Murine CMV Pneumonitis in Allogeneic BMT

  • Oakley, Oliver (PI)

Grants and Contracts Details


Despite the practice of antimicrobial prophylaxis, Cytomegalovirus (CMV) infection in immunocompromised patients causes potentially life-threatening disease, especially in recipients of bone marrow transplantation (BMT). CMV-associated pneumonitis is frequently a fatal complication of human CMV (hCMV) disease in BMT recipients. We will study an allogeneic murine BMT model in which BALB/c mice previously infected with murine CMV (MCMV) receive bone marrow from BI 0.02 donors. Previous studies have demonstrated hat animals previously infected with MCMV exhibit a more severe disease progression following ransplantation. To test our hypothesis: The mechanism by which reactivation oflatent MCMV infection exacerbates pneumonitis after minor antigen mismatched bone marrow transplantation is through 'augmentation of T cell infiltration and cytoldne production we have developed three specific aims. IThe specific aims to be addressed are I) To determine the role of viral replication on the development of IP after allo BMT, 2) To define the role of continued infiltration of T cells into the lungs of previously infected mice in the absence of replicating virus and 3) To determine the role of adhesion molecules in the development of viral interstitial pneumonitis following allo BMT. Using this model we will investigate the lrole viral replication following reactivation on disease progression. We will examine the specificity of lymphocytes in the lungs using MCMV specific MHC 11tetramers and Vj33. Also we will investigate the role of viral or host up-regulation of adhesion molecules in recruiting lymphocytes to the lungs. These experiments will provide insights into the interaction of host responses to CMV following BMT and may serve as a basis for developing new strategies to protect and treat BMT patients susceptible to chronic CMV infections. This research will also provide the opportunity for students to participate actively in the solution to an important clinical problem.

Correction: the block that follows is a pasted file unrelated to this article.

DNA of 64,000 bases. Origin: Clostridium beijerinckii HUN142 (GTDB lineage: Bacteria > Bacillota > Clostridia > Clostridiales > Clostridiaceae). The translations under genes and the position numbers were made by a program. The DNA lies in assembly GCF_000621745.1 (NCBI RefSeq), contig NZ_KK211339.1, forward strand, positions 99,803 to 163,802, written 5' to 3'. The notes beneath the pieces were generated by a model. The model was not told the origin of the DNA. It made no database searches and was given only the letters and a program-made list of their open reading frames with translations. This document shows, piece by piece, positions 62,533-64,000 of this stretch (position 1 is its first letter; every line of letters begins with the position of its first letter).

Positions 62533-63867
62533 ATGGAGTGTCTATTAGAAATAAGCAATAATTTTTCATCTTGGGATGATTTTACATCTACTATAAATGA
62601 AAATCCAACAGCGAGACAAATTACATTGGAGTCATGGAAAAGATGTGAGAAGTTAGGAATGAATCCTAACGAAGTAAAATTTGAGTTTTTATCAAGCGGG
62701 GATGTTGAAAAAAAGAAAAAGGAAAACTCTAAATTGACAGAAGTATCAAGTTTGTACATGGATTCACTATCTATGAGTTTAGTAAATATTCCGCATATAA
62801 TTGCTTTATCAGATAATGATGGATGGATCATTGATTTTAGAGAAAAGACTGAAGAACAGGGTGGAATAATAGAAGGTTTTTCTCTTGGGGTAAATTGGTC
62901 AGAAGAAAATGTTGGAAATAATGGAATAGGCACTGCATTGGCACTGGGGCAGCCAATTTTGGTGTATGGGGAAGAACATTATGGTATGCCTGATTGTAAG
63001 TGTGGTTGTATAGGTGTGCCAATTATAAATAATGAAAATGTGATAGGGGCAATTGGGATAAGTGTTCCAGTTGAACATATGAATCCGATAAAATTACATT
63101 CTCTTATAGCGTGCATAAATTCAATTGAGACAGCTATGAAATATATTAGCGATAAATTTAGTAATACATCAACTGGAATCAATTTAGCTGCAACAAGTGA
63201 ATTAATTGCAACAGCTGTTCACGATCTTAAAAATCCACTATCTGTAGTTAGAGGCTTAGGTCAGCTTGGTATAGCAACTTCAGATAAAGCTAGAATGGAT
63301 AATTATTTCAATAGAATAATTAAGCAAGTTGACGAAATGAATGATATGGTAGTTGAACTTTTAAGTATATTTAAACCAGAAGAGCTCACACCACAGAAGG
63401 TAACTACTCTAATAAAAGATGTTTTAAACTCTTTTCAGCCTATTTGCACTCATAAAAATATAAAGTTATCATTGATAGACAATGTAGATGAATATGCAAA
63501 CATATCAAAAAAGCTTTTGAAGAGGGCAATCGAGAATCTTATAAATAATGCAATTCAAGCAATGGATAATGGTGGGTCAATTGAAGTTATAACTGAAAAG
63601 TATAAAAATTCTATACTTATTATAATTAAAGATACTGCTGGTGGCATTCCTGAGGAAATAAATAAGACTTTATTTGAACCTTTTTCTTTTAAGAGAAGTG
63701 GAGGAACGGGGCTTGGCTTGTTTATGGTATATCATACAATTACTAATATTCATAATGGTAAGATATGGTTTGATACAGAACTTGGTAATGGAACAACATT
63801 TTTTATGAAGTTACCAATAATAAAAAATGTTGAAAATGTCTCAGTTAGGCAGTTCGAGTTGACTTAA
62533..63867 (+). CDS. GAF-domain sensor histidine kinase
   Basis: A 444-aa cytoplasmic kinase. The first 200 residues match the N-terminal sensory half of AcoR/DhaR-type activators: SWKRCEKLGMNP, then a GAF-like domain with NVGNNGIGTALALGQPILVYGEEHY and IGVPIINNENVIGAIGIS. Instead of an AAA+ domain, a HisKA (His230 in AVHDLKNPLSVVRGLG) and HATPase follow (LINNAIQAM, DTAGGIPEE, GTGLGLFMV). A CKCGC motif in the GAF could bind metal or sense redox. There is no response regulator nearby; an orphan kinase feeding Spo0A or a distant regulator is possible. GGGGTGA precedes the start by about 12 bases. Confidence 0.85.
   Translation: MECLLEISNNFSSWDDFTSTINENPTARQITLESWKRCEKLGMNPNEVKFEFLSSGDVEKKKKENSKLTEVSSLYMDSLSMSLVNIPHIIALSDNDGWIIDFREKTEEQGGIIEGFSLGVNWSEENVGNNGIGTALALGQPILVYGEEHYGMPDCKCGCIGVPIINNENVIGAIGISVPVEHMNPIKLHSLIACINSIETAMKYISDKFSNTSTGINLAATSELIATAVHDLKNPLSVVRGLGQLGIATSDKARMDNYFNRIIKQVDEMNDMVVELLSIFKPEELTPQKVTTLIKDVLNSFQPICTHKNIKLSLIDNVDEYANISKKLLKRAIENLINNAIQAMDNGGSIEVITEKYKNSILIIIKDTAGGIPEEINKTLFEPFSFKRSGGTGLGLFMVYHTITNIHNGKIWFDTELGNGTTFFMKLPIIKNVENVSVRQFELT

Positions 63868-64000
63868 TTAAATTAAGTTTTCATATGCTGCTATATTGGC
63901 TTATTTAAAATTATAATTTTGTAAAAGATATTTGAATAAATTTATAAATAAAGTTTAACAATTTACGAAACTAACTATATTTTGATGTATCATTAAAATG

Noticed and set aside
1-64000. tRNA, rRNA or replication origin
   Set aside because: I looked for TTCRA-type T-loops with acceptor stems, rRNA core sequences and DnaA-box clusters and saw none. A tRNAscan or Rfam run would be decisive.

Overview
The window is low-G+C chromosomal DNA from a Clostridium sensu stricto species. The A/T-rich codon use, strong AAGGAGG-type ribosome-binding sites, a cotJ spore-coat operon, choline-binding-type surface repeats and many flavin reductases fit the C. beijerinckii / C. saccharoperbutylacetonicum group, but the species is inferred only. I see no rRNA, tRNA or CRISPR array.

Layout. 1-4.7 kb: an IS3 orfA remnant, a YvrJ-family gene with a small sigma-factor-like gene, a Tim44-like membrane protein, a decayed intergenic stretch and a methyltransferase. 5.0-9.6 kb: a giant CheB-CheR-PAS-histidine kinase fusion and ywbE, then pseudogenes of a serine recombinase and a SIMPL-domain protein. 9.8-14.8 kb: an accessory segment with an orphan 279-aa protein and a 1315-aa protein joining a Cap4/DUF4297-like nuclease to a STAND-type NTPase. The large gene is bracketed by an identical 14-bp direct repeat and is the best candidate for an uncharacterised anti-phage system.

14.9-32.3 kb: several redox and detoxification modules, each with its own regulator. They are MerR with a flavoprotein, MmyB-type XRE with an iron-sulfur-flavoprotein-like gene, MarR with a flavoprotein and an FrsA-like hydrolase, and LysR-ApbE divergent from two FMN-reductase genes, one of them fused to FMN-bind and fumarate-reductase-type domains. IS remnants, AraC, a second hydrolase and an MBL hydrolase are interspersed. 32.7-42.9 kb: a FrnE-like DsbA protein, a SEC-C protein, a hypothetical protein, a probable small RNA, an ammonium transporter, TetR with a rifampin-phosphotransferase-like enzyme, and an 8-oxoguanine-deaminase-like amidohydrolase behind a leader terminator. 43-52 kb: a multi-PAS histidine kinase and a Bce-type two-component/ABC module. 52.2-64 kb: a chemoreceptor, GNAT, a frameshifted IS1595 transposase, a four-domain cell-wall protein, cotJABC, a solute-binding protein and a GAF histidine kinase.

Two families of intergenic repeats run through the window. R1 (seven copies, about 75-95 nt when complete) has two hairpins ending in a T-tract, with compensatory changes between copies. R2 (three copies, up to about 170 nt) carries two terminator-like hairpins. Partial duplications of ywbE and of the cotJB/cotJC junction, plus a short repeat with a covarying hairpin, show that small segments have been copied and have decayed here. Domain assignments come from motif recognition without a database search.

Effective start/end date8/15/058/31/08


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